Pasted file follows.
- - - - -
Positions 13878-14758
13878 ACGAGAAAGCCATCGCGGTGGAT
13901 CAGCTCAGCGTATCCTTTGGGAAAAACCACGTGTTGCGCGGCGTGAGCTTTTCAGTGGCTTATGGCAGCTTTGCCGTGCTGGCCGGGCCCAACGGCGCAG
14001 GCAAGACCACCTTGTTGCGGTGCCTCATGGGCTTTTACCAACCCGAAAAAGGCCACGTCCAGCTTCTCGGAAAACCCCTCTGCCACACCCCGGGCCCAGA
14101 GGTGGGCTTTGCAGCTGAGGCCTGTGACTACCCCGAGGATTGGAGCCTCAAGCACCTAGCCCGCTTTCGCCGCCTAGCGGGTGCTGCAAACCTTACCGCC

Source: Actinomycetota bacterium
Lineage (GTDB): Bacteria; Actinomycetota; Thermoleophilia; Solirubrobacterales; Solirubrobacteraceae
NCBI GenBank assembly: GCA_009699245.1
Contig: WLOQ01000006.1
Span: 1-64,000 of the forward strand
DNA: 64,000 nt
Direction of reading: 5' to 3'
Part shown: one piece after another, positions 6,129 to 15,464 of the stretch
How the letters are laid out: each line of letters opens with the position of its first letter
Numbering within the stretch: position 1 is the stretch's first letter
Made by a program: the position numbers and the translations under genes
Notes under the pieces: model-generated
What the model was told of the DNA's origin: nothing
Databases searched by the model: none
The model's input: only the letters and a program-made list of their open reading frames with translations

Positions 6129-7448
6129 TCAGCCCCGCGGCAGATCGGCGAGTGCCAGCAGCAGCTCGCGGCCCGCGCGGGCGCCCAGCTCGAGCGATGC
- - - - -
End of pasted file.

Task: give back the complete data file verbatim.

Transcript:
Positions 13878-14758
13878 ACGAGAAAGCCATCGCGGTGGAT
13901 CAGCTCAGCGTATCCTTTGGGAAAAACCACGTGTTGCGCGGCGTGAGCTTTTCAGTGGCTTATGGCAGCTTTGCCGTGCTGGCCGGGCCCAACGGCGCAG
14001 GCAAGACCACCTTGTTGCGGTGCCTCATGGGCTTTTACCAACCCGAAAAAGGCCACGTCCAGCTTCTCGGAAAACCCCTCTGCCACACCCCGGGCCCAGA
14101 GGTGGGCTTTGCAGCTGAGGCCTGTGACTACCCCGAGGATTGGAGCCTCAAGCACCTAGCCCGCTTTCGCCGCCTAGCGGGTGCTGCAAACCTTACCGCC

Source: Actinomycetota bacterium
Lineage (GTDB): Bacteria; Actinomycetota; Thermoleophilia; Solirubrobacterales; Solirubrobacteraceae
NCBI GenBank assembly: GCA_009699245.1
Contig: WLOQ01000006.1
Span: 1-64,000 of the forward strand
DNA: 64,000 nt
Direction of reading: 5' to 3'
Part shown: one piece after another, positions 6,129 to 15,464 of the stretch
How the letters are laid out: each line of letters opens with the position of its first letter
Numbering within the stretch: position 1 is the stretch's first letter
Made by a program: the position numbers and the translations under genes
Notes under the pieces: model-generated
What the model was told of the DNA's origin: nothing
Databases searched by the model: none
The model's input: only the letters and a program-made list of their open reading frames with translations

Positions 6129-7448
6129 TCAGCCCCGCGGCAGATCGGCGAGTGCCAGCAGCAGCTCGCGGCCCGCGCGGGCGCCCAGCTCGAGCGATGC